On Saturday morning I attended the first session of a six week improv comedy course run by The National Comedy Theater in San Diego.
I should point out here that improv comedy is different to stand up comedy. People often get them confused. Stand up is usually pre-written and involves a single person being funny into a microphone. Improv comedy is a group of people acting/playing on stage, and everything is completely made up on the spot. Improv comedy was made popular a few years ago by the show Whose Line is it Anyway?
I started doing improv back in London and I was instantly hooked. Improv develops skills that are transferable to other performance mediums, including public speaking. For that reason I have decided to keep a diary of what we covered in this beginners course.
When the class began we were asked to stand in a circle and introduce ourselves one-by-one. But rather than just give our name we were told to make up a little rhyme about our name to help everyone remember it. Mine was “I’m Andy, and when I’m on the beach I’m sandy”. The class shortened it to “Sandy Andy”. This was an incredibly effective way to remember everyone’s names, I was able to recall almost all the rhymes during the class. My favourite rhymes were: Jon’s got it going on, Frying pan Leann, Joe’s wife thinks he’s slow.
The rest of the class involved playing improv games. The teacher was fantastic. Enthusiastic, encouraging, gave excellent feedback, and really kept the momentum going.
We played the following games:
Zip, Zap, Zop. We stood in a circle. One person would start by pointing at someone and shouting “zip. That person would point at someone and shout “zap”. This sequence would carry on until someone, inevitably, made a mistake. He encouraged us to celebrate failure by doing a group hug and saying “Awooga”. I felt that this game really helped people stop worrying about looking foolish on stage, and prepare them to do more interesting things.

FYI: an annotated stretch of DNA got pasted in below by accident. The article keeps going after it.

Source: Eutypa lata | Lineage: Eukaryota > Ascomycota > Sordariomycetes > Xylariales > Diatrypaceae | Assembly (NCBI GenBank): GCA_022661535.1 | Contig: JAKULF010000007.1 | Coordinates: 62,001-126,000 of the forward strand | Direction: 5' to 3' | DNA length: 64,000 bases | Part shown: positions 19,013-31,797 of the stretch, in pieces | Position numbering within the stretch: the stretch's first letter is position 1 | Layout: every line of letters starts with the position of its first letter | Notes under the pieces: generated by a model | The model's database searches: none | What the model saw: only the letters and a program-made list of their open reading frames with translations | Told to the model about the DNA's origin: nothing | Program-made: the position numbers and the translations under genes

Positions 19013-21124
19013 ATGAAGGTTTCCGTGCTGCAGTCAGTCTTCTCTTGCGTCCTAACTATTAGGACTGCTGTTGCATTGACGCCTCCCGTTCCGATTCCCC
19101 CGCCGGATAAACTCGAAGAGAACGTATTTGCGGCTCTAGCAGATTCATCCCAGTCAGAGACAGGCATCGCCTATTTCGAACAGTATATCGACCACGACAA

What are you doing? Two people on stage. One asks the other “What are you doing?” The person says something (possibly with constraints like beginning with a certain letter or relating to a film) and the other person has to begin acting it out. He claimed that sound effects were important here.
Yes And. A game for two people: an interviewer and interviewee. The interviewer begins with “So I understand you’re an expert on <<audience suggestion>>“, followed by a back and forth where every statment must begin with “yes, and…”.
185. Several people stand in a line and take turns to step forward and tell a joke. The joke must have the format “185 <<audience suggestion>> walk into a bar. The barman says ‘We don’t serve your kind around here’ and the <<suggestion>> says <<pun>>. I found this the most challenging exercise.
It was a great first class, I’m really looking forward to the next one.